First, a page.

from the CP via TSN,
Canadian billionaire Jim Balsillie, the co-CEO of BlackBerry maker Research In Motion, had hoped to get an audience at the NHL’s board of governors meeting next week in New York to clear the air on his tentative purchase of the Nashville Predators and possible relocation to Hamilton, but it’s not going to happen.
Neither the relocation question or the actual vote on the ownership transfer will be on the board of governors’ agenda and Balsillie won’t be invited to the meeting, a source told The Canadian Press on Wednesday.
Another source said that the NHL considers the request to deal with relocation ‘‘premature’’ because there is a valid and binding lease in Nashville.
Balsillie’s camp doesn’t seem concerned.
from Jim Kelley at Sportsnet,
But putting Hamilton out into the open signals open warfare which should lead to a battle royal between the Balsillie interests and Commissioner Gary Bettman who wants a territory rights fight about as much as he wants Bob Goodenow back as head of the Players Association….
This is one of the great tests of Bettman’s control in the history of his tenure with the NHL and there’s no sure sense of the outcome except that Balsillie and company have shown their hand and they aren’t going to back down.
more and other NHL topics…
What do Southern belle Kellie Pickler and Canadian hockey player Jordin Tootoo have in common? Says Pickler: “We’re each other’s biggest fans.”
The former American Idol contestant, 20, and the Nashville Predators right wing, 24, met after they bought condos in the same Nashville complex, where Tootoo spotted Pickler and asked for her phone number.
Pickler tells PEOPLE they were friends at first, but the relationship had turned romantic by spring.
from David Shoalts of the Globe and Mail,
Jim Balsillie’s representatives and lawyers for the City of Hamilton are expected to reach an agreement this morning that if he completes the purchase of the Nashville Predators and decides to move the team, it would be moved only to Hamilton.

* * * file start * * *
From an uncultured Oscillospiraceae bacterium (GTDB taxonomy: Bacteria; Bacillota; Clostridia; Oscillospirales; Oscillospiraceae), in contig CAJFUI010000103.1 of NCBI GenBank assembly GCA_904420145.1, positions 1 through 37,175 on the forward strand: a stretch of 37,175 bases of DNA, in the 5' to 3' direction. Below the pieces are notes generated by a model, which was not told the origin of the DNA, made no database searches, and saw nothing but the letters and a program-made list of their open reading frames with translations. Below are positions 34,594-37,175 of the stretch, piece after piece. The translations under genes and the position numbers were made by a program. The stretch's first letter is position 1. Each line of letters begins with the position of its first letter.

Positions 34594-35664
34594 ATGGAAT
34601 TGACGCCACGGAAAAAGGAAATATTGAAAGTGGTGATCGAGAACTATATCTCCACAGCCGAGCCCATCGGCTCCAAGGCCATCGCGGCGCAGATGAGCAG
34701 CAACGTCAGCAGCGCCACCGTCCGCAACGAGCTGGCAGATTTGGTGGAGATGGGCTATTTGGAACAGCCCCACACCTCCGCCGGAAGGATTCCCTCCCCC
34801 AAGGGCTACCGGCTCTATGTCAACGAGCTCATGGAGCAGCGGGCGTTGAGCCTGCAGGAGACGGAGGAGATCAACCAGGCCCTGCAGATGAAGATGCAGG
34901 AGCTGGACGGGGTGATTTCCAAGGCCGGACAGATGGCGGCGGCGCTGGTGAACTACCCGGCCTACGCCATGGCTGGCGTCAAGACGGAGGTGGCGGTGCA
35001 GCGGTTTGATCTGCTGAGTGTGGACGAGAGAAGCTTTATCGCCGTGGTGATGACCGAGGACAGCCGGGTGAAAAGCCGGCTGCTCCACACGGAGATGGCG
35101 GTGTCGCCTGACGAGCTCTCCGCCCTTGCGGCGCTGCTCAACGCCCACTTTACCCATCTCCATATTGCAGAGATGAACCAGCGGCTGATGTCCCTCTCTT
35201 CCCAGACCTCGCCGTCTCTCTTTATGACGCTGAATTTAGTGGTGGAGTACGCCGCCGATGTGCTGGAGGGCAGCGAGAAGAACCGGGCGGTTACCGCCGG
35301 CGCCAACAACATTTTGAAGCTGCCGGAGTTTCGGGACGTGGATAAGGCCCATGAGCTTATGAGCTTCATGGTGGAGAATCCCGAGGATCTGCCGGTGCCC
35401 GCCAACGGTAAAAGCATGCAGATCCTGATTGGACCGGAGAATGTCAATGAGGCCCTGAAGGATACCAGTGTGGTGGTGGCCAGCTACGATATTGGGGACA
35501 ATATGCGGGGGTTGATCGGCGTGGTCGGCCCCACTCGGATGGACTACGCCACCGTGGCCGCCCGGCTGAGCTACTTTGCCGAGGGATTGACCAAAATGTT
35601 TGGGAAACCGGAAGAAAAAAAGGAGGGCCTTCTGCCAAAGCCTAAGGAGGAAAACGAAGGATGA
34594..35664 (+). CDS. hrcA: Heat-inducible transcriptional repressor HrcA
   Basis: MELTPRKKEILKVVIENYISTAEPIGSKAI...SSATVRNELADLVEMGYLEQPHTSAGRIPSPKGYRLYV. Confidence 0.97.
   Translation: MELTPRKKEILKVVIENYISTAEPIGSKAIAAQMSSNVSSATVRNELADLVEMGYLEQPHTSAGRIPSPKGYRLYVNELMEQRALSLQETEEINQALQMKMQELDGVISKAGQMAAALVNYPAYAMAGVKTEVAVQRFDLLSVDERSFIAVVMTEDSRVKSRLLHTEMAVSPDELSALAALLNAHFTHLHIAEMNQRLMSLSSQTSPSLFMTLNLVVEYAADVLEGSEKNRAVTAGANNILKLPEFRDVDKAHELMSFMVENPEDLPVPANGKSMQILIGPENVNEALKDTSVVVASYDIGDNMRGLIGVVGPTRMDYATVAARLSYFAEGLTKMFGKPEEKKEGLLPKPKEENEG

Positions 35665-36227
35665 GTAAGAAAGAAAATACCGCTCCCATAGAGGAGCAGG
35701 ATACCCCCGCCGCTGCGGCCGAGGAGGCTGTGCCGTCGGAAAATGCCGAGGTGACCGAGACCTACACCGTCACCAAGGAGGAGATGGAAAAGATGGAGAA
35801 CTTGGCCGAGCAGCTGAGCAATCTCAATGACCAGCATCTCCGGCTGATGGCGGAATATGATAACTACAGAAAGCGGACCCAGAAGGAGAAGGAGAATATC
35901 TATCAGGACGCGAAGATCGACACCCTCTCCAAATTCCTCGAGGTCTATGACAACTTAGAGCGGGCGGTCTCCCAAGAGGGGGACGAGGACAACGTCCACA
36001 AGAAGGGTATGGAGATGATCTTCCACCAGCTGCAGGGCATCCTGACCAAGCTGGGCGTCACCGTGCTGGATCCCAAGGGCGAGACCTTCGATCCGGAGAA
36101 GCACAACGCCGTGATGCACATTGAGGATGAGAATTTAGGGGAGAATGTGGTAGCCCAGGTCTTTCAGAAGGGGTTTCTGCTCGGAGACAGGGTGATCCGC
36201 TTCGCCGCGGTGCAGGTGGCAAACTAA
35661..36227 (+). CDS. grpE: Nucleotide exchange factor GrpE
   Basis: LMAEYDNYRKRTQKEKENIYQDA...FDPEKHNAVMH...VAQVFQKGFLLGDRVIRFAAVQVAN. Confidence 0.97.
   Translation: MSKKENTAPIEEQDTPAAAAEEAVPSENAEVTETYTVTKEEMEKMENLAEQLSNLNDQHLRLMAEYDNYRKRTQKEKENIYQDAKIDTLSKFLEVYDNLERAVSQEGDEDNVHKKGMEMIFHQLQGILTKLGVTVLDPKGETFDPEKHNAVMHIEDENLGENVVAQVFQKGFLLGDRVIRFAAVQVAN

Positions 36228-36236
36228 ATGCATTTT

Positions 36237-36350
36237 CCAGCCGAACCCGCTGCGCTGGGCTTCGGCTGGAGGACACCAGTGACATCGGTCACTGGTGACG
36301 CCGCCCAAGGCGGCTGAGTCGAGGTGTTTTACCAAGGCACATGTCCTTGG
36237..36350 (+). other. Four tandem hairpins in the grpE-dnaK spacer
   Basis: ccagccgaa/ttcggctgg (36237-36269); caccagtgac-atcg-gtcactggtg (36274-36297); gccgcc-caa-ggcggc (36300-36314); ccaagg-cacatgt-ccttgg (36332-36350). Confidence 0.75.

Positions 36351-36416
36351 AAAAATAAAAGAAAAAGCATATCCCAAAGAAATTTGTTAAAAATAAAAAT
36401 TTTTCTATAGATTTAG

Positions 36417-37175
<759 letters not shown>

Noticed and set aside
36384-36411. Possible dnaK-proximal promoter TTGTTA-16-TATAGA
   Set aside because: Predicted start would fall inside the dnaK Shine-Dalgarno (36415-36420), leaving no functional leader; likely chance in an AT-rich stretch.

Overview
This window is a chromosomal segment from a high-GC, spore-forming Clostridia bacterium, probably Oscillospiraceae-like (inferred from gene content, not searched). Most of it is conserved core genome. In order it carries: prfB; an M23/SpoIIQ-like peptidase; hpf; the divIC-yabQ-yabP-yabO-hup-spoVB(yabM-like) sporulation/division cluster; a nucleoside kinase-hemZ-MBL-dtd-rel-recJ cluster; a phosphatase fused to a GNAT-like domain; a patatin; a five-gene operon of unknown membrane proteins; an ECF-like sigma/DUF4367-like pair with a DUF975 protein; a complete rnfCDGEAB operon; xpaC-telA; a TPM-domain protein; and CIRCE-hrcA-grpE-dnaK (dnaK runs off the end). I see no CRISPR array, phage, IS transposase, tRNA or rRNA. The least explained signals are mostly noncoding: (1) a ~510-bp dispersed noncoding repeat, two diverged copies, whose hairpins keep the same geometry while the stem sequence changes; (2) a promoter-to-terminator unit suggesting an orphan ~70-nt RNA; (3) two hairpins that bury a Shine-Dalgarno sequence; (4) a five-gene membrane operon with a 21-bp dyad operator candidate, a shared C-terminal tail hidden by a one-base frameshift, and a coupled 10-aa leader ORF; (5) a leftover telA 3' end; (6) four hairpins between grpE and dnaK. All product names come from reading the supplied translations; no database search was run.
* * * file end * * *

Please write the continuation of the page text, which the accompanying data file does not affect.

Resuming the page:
A source familiar with the negotiations said the Hamilton city council hopes to announce the deal, which Balsillie and his representatives insist is a contingency plan, after its meeting tonight
via the Tennessean,
Jim Balsillie has submitted a formal application to buy the Predators.
Balsillie’s lawyer, Toronto-based attorney Richard Rodier, said the application was sent to the NHL late Monday.
NHL deputy commissioner Bill Daly confirmed that the league received the application Monday night.
The application, which includes a purchase agreement, is a step that’s necessary before the NHL’s Board of Governors would review Balsillie’s bid to purchase the Predators from current owner Craig Leipold.
from the Tennessean,
But one item that needs to be completed before the Board of Governors would even consider Balsillie’s bid is a formal application for sale of the Predators.
As of late last week, that item — which includes a purchase agreement — had not been submitted to the league. It’s expected to be completed in the near future.
“The only significance (of it not yet being completed) is that it affects timing of the approval process,’’ NHL deputy commissioner Bill Daly said last week via e-mail.
Until Balsillie’s bid is approved, current owner Craig Leipold is still the man pulling the trigger on salary issues, which raises interesting questions.
Should Leipold spend liberally to try to re-sign some of his current free agents?